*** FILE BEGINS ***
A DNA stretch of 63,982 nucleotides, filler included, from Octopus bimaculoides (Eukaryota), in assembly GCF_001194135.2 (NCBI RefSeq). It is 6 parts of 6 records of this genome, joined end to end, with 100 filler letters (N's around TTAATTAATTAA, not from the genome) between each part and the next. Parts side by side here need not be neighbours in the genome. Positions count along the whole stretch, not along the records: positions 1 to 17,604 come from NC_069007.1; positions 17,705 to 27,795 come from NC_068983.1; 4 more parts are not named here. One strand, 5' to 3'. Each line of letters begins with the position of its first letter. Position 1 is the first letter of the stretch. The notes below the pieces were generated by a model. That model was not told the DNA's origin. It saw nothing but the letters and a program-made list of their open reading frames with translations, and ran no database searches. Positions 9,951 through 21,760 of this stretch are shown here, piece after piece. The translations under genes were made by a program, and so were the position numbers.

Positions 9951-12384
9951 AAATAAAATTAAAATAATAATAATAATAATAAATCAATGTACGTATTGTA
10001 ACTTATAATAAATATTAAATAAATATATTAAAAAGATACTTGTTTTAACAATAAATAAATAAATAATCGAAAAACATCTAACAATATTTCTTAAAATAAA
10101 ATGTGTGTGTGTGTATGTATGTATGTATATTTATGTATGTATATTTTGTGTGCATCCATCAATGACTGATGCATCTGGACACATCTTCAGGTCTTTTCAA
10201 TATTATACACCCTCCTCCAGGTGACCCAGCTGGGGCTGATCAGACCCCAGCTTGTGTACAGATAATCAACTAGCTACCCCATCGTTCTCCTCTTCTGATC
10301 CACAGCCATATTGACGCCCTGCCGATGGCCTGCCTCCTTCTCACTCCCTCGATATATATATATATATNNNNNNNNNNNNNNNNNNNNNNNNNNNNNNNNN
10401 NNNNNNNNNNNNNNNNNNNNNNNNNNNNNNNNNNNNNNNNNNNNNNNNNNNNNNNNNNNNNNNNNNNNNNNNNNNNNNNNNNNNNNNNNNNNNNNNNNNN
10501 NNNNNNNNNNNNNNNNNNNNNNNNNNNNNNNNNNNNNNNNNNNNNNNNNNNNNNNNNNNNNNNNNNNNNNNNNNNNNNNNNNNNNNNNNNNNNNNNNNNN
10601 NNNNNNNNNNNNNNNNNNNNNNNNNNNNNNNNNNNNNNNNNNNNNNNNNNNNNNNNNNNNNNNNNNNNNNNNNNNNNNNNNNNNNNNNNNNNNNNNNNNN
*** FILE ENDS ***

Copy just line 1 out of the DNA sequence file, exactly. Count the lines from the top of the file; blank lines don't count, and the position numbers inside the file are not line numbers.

A DNA stretch of 63,982 nucleotides, filler included, from Octopus bimaculoides (Eukaryota), in assembly GCF_001194135.2 (NCBI RefSeq). It is 6 parts of 6 records of this genome, joined end to end, with 100 filler letters (N's around TTAATTAATTAA, not from the genome) between each part and the next. Parts side by side here need not be neighbours in the genome. Positions count along the whole stretch, not along the records: positions 1 to 17,604 come from NC_069007.1; positions 17,705 to 27,795 come from NC_068983.1; 4 more parts are not named here. One strand, 5' to 3'. Each line of letters begins with the position of its first letter. Position 1 is the first letter of the stretch. The notes below the pieces were generated by a model. That model was not told the DNA's origin. It saw nothing but the letters and a program-made list of their open reading frames with translations, and ran no database searches. Positions 9,951 through 21,760 of this stretch are shown here, piece after piece. The translations under genes were made by a program, and so were the position numbers.